This application is a resubmission of research originally proposed in response to NIDA PA-07-111 Behavioral &Integrative Treatment Development Program (RO1), and presently to the NIH-RO1-FOA. Co-occurring substance use and psychiatric disorders are common in the general population, even more prevalent in clinical settings, and associated with negative treatment and life outcomes. Posttraumatic stress disorder (PTSD) is among the most widespread of co-occurring disorders, vexing to clinicians, and a risk factor for attrition, relapse to drugs and alcohol, and deterioration in psychiatric symptoms. There have been several behavioral therapies for co-occurring PTSD developed and tested, but these treatments have not been found effective versus comparison conditions, have moderate to poor retention rates, and have not been integrated within existing addiction treatment services or delivered by typical community addiction counselors. The present proposal builds upon a series of completed Stage I studies by the principal investigator, implementing a cognitive behavioral therapy (CBT) for PTSD in addiction treatment programs. The cumulative findings of the Stage I studies thus far demonstrate the CBT for PTSD to have promising effects on PTSD symptoms, substance use, and good retention rates (65-70 percent). This present research proposes a Stage II efficacy study of 228 participants recruited across seven typical community addiction treatment programs, and randomized to: a) CBT for PTSD + treatment-as-usual;b) Individual Addiction Counseling (IAC) + treatment-as-usual;or c) Treatment-as-usual alone. Community addiction counselors will deliver all treatments. Primary outcomes assessed at baseline, 3- and 6-months are: PTSD symptom severity, substance use severity and retention. The proposed research has the potential for significant impact by advancing a behavioral therapy that can reduce drug and alcohol use, attend to comorbid psychiatric conditions, and consider, a priori, translation to routine community settings and providers. This Stage II research capitalizes on the experience of the research team with a promising treatment, as found in the Stage I research activities. In addition, the research team has a track record of productive research relationships with typical community addiction treatment programs composed of routine addiction counselors and patients. Research within these settings should serve to enhance external validity and facilitate the translation of effective research-based treatments into the community.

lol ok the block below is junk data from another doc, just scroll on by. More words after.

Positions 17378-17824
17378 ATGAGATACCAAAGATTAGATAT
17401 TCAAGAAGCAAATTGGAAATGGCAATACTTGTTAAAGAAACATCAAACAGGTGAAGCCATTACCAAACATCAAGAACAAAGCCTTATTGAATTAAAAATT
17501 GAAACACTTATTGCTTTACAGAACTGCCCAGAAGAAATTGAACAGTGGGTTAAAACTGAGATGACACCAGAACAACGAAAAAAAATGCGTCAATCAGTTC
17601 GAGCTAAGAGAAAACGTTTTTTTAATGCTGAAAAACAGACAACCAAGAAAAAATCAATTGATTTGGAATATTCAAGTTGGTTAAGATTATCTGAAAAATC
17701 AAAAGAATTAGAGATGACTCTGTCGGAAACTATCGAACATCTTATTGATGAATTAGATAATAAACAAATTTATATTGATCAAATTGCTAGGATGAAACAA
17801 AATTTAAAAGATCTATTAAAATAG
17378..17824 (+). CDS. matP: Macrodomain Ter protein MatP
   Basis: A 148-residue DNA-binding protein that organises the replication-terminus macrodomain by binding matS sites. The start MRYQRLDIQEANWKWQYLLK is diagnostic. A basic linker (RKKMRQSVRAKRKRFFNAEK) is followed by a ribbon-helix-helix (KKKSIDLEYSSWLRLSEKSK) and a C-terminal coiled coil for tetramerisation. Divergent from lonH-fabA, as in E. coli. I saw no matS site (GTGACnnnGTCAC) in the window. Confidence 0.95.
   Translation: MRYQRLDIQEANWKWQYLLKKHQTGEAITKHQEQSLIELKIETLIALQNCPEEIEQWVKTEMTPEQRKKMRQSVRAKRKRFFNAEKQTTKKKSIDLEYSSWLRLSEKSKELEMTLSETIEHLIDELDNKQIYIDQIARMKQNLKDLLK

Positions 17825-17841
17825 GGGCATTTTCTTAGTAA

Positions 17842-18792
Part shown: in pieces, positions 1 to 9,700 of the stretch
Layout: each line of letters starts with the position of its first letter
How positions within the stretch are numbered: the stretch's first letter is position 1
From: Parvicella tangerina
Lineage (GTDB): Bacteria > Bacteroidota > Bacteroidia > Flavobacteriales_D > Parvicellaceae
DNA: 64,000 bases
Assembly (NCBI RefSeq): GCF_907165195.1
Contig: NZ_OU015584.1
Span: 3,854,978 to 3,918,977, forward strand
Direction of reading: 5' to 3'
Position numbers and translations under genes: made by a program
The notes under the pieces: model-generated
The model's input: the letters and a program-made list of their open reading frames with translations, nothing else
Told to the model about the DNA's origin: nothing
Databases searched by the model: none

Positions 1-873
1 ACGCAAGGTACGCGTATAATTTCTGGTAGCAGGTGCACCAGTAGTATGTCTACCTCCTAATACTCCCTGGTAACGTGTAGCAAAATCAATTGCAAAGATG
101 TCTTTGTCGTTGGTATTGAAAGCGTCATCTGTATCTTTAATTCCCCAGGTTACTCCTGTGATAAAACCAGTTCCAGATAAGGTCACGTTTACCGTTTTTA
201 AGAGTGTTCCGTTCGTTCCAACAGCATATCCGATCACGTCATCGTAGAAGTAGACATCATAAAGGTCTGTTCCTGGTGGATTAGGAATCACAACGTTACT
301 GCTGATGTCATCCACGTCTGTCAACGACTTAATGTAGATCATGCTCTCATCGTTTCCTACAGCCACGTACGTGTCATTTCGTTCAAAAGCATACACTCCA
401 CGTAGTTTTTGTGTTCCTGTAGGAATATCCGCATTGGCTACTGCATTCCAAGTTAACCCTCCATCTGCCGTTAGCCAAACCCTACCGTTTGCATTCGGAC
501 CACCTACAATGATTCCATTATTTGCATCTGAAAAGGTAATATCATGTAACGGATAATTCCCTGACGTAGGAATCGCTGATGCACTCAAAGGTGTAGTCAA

Public Health Relevance

Drug abuse is a major public health concern both in direct disease burden and societal sequelae. Effective treatments for addiction exist, but are not accessible to most individuals and families. The overarching goal of the present research is to improve addiction treatment for patients with posttraumatic stress disorder, as persons with this comorbidity are significantly less likely to access and benefit from standard care.

National Institute of Health (NIH)
National Institute on Drug Abuse (NIDA)
Research Project (R01)
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Study Section
Risk, Prevention and Intervention for Addictions Study Section (RPIA)
Program Officer
Chambers, Jessica Campbell
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Dartmouth College
Schools of Medicine
United States
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